Concerns for the lives of soldiers and innocent civilians have come to underpin Western, and particularly American, warfare. Yet this new mode of conflict faces a dilemma: these two norms have opened new areas of vulnerability that have been systematically exploited by non-state adversaries. This strategic behaviour creates a trade-off, forcing decision-makers to have to choose between saving soldiers and civilians in target states. Sebastian Kaempf examines the origin and nature of this dilemma, and in a detailed analysis of the US conflicts in Somalia, Afghanistan and Iraq, investigates the ways the US has responded, assessing the legal, moral, and strategic consequences. Scholars and students of military and strategic studies, international relations and peace and conflict studies will be interested to read Kaempf's analysis of whether the US or its adversaries have succeeded in responding to this central dilemma of contemporary warfare.
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Introduction; 1. US warfare and civilian protection; 2. US warfare and casualty-aversion; 3. The interactive dynamics of asymmetric conflicts; 4. Case study I: the US intervention in Somalia; 5. Case study II: the US war in Afghanistan; 6. Case study III: the US war in Iraq; Conclusion.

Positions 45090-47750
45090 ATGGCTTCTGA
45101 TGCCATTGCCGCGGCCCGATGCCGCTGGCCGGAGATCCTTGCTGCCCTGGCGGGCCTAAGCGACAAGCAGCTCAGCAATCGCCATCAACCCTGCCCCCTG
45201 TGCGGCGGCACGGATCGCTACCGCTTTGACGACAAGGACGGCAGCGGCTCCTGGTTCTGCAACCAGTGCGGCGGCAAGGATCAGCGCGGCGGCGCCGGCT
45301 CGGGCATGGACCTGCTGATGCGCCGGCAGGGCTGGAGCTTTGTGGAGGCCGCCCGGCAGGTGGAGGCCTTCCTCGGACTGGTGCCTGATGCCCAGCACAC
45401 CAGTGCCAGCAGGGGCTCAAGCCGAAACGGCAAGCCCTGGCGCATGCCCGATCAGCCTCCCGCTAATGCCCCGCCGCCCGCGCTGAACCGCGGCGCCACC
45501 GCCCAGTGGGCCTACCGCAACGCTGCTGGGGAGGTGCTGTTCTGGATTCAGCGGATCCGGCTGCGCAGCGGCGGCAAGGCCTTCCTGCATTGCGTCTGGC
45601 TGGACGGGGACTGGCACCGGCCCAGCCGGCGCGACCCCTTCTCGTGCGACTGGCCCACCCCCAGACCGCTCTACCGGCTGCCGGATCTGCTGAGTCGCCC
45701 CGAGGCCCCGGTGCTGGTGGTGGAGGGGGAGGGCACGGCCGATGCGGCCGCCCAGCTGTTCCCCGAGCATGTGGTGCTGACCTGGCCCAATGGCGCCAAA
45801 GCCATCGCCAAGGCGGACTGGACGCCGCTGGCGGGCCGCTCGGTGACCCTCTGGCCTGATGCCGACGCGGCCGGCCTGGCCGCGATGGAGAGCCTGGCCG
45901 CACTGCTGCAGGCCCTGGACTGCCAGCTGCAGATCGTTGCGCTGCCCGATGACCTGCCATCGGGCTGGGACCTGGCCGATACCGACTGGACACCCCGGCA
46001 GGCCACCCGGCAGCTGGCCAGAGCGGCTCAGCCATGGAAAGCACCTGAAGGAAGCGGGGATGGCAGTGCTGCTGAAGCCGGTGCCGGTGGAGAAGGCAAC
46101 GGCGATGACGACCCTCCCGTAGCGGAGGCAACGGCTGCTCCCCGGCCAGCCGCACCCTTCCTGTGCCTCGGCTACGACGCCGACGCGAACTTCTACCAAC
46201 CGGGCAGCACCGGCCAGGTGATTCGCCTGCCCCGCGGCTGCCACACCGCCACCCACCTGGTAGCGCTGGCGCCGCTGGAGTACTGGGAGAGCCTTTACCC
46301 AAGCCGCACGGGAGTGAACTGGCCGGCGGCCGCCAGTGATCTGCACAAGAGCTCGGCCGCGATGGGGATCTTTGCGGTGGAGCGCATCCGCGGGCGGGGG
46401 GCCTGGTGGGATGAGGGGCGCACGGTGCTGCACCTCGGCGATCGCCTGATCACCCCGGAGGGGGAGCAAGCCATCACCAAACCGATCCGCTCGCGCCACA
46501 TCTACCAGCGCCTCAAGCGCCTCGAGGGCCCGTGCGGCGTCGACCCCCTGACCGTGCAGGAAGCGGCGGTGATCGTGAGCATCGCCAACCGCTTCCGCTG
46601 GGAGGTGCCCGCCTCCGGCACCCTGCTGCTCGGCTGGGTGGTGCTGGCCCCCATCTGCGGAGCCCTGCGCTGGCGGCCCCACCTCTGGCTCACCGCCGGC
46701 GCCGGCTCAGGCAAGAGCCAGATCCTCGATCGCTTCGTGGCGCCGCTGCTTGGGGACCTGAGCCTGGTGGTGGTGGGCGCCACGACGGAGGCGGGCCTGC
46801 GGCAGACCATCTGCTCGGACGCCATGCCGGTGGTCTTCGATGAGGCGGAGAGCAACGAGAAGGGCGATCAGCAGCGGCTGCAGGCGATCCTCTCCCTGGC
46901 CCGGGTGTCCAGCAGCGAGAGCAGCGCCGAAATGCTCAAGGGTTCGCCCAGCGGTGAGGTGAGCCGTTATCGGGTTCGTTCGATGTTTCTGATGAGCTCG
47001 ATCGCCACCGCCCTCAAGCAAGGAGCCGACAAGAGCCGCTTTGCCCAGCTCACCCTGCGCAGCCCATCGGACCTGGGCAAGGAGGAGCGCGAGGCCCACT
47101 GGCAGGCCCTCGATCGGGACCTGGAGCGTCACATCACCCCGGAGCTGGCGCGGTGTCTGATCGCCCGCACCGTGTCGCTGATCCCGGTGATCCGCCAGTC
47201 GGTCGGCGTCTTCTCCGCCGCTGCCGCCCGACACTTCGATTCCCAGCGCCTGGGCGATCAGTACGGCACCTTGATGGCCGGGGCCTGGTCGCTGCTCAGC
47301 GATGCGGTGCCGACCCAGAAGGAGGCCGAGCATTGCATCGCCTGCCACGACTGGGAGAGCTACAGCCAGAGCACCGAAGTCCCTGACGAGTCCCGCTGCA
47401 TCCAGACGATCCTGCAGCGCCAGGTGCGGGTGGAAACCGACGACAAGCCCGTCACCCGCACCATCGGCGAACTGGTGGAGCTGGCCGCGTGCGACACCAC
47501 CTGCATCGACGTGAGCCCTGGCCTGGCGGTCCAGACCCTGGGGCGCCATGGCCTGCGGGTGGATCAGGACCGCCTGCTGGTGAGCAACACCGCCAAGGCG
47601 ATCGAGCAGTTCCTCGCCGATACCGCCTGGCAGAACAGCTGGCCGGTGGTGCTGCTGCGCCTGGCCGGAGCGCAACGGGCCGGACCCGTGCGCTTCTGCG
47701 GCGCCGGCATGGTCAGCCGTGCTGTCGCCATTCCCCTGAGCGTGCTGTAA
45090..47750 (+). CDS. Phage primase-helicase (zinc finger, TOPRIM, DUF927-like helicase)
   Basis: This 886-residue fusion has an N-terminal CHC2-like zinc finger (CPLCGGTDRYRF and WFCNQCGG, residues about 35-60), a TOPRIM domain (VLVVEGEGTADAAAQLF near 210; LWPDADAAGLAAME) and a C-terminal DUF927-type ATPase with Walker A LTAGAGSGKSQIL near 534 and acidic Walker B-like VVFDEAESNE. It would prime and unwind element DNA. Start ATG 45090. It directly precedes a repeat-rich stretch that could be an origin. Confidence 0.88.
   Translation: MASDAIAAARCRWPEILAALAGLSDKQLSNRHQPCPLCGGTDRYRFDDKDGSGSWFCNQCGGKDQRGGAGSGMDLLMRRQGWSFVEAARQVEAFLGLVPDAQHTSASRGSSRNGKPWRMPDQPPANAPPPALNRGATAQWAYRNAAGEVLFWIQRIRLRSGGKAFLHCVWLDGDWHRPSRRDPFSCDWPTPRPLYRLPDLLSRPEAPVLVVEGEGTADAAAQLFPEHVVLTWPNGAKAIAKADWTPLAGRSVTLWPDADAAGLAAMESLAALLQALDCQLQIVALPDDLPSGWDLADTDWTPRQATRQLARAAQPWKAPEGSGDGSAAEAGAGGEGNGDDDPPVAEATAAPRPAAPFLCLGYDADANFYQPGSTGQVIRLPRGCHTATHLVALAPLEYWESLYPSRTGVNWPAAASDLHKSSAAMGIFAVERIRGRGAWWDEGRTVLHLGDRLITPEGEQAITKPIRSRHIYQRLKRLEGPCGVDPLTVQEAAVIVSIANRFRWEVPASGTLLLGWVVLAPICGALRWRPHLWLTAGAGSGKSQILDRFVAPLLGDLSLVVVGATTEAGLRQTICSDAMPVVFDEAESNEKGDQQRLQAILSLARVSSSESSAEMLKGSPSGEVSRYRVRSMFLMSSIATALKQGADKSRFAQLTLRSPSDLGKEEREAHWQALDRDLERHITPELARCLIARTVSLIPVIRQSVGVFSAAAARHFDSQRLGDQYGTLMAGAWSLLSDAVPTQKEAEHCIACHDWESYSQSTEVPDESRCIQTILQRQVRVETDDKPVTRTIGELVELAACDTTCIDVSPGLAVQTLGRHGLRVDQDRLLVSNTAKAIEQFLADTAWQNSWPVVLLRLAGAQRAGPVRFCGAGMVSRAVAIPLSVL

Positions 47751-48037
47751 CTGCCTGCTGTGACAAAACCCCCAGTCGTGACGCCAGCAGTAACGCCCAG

'A key normative tension lies at the heart of the contemporary American way of war, caused by the political imperative to avoid own force casualties and the legal requirement to avoid killing civilians. As Kaempf shows, this has created significant problems for US military operations - problems that, however irresolvable, need to be acknowledged. This excellent book makes an important contribution to our understanding of the conduct of modern warfare.' Theo Farrell, Executive Dean of Law, Humanities and the Arts, University of Wollongong, Australia 'This is a sophisticated study of the tension between two guiding norms of US military strategy: to limit casualties among US armed forces and to protect civilians from disproportionate harm. Developing insights of theorists ranging from Clausewitz to Walzer, the author reveals how asymmetric conflicts bring this tension to the fore, when weaker adversaries deliberately seek to provoke the US side to violate one or both of the norms. Well-chosen case studies exhibit an impressive mix of empirical, normative, and legal analysis.' Matthew Evangelista, Cornell University, New York
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